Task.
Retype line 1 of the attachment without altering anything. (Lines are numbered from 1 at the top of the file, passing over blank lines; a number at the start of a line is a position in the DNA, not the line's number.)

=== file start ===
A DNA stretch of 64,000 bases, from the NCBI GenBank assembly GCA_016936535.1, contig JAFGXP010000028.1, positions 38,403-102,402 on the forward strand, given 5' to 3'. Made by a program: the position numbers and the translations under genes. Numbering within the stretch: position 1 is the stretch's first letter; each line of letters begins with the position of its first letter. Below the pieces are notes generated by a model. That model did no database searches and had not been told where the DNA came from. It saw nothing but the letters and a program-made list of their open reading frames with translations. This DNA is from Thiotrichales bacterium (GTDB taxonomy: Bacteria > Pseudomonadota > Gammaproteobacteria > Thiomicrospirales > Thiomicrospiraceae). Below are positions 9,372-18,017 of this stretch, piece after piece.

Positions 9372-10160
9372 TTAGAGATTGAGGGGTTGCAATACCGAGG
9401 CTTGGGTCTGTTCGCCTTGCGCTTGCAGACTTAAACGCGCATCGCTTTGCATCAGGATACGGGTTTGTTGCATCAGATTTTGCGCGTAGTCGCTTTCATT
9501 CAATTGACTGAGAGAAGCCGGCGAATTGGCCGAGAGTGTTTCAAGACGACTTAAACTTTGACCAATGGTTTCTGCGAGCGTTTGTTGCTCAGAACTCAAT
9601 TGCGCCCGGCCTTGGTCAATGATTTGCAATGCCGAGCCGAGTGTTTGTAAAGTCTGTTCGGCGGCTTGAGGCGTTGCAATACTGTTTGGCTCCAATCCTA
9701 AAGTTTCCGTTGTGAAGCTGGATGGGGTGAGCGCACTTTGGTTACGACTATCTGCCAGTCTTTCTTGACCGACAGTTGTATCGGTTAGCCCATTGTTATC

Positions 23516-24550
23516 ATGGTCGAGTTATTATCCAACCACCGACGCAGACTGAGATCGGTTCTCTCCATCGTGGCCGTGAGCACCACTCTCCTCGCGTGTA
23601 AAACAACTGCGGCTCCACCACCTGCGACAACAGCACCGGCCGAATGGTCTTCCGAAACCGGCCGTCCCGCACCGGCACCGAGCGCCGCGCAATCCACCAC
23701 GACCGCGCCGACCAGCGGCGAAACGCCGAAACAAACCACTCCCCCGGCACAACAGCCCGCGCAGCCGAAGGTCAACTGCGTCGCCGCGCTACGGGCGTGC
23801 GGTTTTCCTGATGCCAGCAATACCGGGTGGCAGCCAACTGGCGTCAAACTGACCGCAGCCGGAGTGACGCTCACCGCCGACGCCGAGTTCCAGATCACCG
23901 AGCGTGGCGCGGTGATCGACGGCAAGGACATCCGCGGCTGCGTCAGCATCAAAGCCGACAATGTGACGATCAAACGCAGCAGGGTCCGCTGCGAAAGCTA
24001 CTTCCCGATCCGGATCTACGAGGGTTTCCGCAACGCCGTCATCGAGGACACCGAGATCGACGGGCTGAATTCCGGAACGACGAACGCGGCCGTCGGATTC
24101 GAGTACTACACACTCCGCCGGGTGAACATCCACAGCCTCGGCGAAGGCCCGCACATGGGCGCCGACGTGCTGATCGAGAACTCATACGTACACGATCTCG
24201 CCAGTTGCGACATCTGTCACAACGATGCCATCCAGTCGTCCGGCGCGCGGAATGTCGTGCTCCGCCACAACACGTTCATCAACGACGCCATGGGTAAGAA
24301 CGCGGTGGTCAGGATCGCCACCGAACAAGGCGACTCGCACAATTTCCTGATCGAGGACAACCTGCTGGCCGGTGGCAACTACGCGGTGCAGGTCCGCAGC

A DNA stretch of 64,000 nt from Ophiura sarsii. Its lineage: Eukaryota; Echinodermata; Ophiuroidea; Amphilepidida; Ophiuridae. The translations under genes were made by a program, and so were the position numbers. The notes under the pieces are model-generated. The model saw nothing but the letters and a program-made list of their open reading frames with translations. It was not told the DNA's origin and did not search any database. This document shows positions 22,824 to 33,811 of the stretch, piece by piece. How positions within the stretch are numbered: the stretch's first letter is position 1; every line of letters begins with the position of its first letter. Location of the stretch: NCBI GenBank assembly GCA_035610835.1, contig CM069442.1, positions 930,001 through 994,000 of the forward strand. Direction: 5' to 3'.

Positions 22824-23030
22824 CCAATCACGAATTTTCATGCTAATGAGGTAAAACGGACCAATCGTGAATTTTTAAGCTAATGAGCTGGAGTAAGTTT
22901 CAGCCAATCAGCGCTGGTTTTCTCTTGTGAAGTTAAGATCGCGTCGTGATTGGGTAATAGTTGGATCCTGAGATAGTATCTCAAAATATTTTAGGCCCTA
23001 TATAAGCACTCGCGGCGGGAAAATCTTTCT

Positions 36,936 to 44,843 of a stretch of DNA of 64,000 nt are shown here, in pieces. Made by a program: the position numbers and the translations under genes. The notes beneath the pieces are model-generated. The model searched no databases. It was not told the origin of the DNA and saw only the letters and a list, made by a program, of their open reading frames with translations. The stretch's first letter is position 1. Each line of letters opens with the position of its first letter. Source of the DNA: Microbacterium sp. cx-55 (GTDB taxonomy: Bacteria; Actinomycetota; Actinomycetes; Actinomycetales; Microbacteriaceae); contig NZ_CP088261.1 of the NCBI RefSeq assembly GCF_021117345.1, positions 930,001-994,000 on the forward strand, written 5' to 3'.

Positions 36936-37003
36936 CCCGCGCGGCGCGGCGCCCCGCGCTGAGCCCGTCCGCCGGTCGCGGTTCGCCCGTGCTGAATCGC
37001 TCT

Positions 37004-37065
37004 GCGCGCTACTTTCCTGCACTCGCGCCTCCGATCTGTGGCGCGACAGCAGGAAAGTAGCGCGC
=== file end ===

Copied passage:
A DNA stretch of 64,000 bases, from the NCBI GenBank assembly GCA_016936535.1, contig JAFGXP010000028.1, positions 38,403-102,402 on the forward strand, given 5' to 3'. Made by a program: the position numbers and the translations under genes. Numbering within the stretch: position 1 is the stretch's first letter; each line of letters begins with the position of its first letter. Below the pieces are notes generated by a model. That model did no database searches and had not been told where the DNA came from. It saw nothing but the letters and a program-made list of their open reading frames with translations. This DNA is from Thiotrichales bacterium (GTDB taxonomy: Bacteria > Pseudomonadota > Gammaproteobacteria > Thiomicrospirales > Thiomicrospiraceae). Below are positions 9,372-18,017 of this stretch, piece after piece.